How to break the bias
Organisations are under increasing pressure to turn their commitment to diversity, equality and inclusion into action. While we’ve seen ad-hoc fundraisers, events and social media support, organisation leaders should be thinking about building a scalable DEI strategy that creates a culture of belonging for communities.
It can be difficult to know where to start when it comes to building such a strategy, but it needn’t be. One of the best ways to get started is to simply establish a culture of listening to your employees by proactively soliciting feedback about their experience at work.
Ask for feedback, conduct DEI surveys, hold focus groups – by gathering and then reviewing the data, you can see where your good points are and where you need to improve. From there, you can start to set goals. For example, to increase the percentage of employees from underrepresented backgrounds by X%.
Breaking away from tradition
The demographic makeup of power structures mean that data gathering methods typically reflect the traditional white male perspective.
So, when it comes to analysing the data and coming up with solutions, it’s important to use the entire workplace as a sounding board and not just one or two people. The latter isn’t equitable and you’re probably not going to get it right.
Further to this, it’s important to make DEI the norm. Talk about it everywhere, in every meeting, for example, so people get used to hearing about it, talking about it and incorporating it into their everyday lives. It’s also crucial to create safe platforms for these types of conversations, such as DEI-specific Slack channels for discussions and debates.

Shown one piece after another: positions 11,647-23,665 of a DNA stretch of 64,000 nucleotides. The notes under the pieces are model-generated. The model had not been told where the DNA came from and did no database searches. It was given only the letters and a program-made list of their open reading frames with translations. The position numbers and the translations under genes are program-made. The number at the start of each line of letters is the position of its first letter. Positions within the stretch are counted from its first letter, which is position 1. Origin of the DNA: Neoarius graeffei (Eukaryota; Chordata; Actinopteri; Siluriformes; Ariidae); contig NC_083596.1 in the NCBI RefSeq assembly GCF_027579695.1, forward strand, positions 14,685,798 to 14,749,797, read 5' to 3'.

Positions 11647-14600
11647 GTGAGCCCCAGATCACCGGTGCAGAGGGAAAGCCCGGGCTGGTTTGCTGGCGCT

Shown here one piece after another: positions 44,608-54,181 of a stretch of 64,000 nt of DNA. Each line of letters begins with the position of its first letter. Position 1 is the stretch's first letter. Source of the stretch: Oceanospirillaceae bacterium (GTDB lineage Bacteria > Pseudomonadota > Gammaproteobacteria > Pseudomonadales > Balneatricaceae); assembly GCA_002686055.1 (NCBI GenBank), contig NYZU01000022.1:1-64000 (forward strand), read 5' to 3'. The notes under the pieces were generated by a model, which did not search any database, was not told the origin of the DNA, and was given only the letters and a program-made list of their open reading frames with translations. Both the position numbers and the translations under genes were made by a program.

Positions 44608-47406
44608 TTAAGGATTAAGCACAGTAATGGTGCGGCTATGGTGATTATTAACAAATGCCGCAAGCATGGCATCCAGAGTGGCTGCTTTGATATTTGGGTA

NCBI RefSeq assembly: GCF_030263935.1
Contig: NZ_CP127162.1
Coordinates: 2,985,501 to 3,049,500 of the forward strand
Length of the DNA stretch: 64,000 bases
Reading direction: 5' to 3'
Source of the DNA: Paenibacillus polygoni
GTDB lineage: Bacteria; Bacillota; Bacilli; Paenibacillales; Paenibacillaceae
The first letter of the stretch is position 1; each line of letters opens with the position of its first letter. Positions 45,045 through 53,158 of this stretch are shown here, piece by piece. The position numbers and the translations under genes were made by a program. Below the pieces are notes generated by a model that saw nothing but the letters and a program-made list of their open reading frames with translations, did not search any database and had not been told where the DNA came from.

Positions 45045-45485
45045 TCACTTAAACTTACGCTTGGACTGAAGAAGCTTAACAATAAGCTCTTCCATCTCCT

Without measuring the impact of your DEI initiatives over time, it will be difficult to understand, share or quantify the results. There are many DEI metrics, so you need to identify the primary measure of success at your organisation. Just some of the metrics of success to choose from include:
- Job satisfaction and engagement
Building a diverse, equitable and inclusive workplace culture is not easy. It takes time and commitment from your entire team. It’s not enough for everyone to be aligned with your DEI strategy, they must all also be active participants in bringing it to life.
However, modern organisations have a responsibility to their employees and the broader social community to do this work, break the bias and create work cultures where marginalised people can thrive and see their achievements celebrated.
If you need support with improving diversity, equity and inclusion within your company, get in touch with our team on [email protected] or 01242 500 557 to find out how we can help.